My column today is about you personally, and about how cute your cat is. Or dog. Or, if you don't have a pet, it is about your kid, who is the smartest and best-behaved child I've ever known, unless your child is an adult, in which case you should be very proud of all he has accomplished. Or she.

Wait. Hang on a minute. Gotta get a grip here. We newspaper journalists are getting a little desperate for readership these days. The newspaper industry is undergoing a period of strategic self-appraisal, which is a business term for "blinding terror." Every day, newsrooms across the country are hearing about declining circulation, and this always seems to come as a shock. We journalists -- a famously skeptical and analytical group of people -- just can't seem to understand why people aren't buying as many subscriptions as they once did, and are instead reading our online versions, which we give away free.

The Web, in general, seemed to take newspaper publishers by surprise. They knew that they had to become a part of this bold and exciting new technology, on the theory that they'd eventually figure out how to make it pay. They are still trying to figure it out. (When they do, it will be a big story, which they'll immediately post on their Web site for maximum readership.)

Me, I'm not that personally worried about declining circulation. As the comics pages alone amply demonstrate, there will always be a market for infantile humor. No, I'm more worried about the things that newspaper editors are trying to do in an effort to stop the decline in circulation. Editors seem to believe that the way to attract more readers is to be nicer and more responsive to them, reversing a hallowed, hundred-year tradition in which journalists treated readers like fungi. Back in the crusty old days -- when newsmen gargled scotch from tankards, smoked cigars as thick as bratwurst and pistol-whipped sources into talking -- readers were essentially seen as nuisances. When a reader came into a newsroom with a complaint, he would be sent from desk to desk, finally being directed to the "complaints department," which turned out to be the fourth-floor urinal.

Today, if you have a complaint, the publisher himself will come to your house, apologize, wash your car, do your dishes, and so forth. Desperate, is what we are.

Desperation often leads to disaster. Some months ago, the Los Angeles Times tried a grand experiment in which it permitted readers to actually add their own commentary to the paper's online editorials. This worked splendidly for a whole, entire day, with thoughtful people posting erudite, respectful observations, until the porn began. By day three, when the experiment was discontinued, the vaunted online editorial page looked like the sort of Web site advertised with subject lines like HOTT BU$TY V*XENS PERFORRRM WTH L!VE GO*ATS ON V!A!G!R!A.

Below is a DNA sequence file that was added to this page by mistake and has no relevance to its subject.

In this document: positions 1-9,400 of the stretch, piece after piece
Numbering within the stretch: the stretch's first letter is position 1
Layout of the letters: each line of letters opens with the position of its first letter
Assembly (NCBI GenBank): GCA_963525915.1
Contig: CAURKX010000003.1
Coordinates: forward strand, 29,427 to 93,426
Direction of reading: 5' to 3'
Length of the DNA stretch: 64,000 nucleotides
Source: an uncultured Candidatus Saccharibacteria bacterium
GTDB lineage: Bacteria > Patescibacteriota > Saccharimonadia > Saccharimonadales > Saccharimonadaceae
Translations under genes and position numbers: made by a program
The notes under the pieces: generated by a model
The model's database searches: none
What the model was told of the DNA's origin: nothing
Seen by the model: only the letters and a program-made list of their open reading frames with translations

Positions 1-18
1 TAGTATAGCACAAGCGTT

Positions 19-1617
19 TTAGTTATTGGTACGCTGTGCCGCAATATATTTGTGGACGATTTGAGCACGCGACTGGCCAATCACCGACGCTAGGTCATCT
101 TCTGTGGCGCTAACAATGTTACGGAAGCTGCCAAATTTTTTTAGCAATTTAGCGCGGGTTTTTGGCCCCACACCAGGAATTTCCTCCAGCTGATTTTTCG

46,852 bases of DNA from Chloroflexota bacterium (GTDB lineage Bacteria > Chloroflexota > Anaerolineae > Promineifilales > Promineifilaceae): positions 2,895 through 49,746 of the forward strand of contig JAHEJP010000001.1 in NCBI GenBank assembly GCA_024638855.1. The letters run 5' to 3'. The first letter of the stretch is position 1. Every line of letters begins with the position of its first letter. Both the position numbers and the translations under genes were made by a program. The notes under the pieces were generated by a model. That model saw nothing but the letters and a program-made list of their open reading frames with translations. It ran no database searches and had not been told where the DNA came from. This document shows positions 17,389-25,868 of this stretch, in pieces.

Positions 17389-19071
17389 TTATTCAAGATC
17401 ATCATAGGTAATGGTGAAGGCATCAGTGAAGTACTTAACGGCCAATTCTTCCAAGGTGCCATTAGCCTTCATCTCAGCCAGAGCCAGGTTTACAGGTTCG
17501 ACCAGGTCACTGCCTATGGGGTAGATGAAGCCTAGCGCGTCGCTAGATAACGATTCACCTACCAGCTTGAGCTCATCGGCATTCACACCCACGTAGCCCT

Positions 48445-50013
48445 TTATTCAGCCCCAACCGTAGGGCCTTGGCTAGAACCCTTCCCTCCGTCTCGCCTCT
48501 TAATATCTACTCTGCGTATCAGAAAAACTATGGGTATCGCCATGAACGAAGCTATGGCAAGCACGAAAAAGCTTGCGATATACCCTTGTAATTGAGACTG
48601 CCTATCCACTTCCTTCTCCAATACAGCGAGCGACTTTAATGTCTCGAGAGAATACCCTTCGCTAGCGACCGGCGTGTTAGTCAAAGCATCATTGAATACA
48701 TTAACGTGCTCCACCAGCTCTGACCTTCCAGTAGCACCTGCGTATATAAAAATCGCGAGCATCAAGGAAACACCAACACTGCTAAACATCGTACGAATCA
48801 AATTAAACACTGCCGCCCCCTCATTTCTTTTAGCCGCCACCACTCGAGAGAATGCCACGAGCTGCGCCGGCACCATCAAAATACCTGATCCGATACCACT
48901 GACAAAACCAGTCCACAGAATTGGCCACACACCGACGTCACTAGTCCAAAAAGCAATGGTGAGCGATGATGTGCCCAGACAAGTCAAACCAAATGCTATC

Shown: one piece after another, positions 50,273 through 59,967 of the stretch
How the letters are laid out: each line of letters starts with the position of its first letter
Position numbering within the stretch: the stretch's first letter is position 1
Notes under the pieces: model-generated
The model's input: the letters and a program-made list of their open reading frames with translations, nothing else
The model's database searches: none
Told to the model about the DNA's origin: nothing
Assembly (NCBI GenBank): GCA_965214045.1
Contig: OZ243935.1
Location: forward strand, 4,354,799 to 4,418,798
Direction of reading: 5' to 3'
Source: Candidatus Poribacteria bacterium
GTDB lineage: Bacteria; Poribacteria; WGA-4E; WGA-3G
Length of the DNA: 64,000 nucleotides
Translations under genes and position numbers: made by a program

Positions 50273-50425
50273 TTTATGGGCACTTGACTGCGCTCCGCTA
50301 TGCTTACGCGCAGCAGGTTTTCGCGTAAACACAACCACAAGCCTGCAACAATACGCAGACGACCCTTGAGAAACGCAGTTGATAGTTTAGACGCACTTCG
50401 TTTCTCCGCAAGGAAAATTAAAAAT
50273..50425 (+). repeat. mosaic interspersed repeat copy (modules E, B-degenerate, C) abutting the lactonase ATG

Just the other day I learned of something even more disturbing. To show how much it values its readers' viewpoints, the Spokane (Wash.) Spokesman-Review has begun a program called the "transparent newsroom." The editors invite the public to news meetings, encouraging them to watch and even participate as the editors discuss the news of the day, their plans for coverage, etc. With no disrespect to the members of the public -- you know who you are -- I think this is a terrible idea. If a horse produced by a committee comes out looking like a camel, a horse produced by a committee that is being assisted by well-intentioned, earnest, helpful, highly opinionated members of the public who happen to have this kind of time on their hands, if you know what I am saying, would come out looking like a . . . like a . . . like a . . .

"a wildebeest!"

I am quoting Doug Clark, who is a metro columnist for the Spokesman-Review. I'd phoned Doug and asked him to finish my simile. All kidding aside, though, I figured that, as a team player, Doug must be pretty doggone proud of his newspaper's new policy of openness. I asked him for his view of the transparent newsroom.

"My view? Well, I try not to look that way," he said. "It's a little to my right, so if I just look straight ahead, I can avoid ever having to see it. All I see is my old movie poster for something called the 'Cattle Queen of Montana.' Ronald Reagan is in the background, and Barbara Stanwyck is in front with her hand on a six-gun, and the poster reads, 'She strips off her petticoats and straps on her guns!' I prefer focusing on that. I can get all the inspiration I need right there about how to deal with the public."

Okay, maybe there's hope.

Gene Weingarten's e-mail address is

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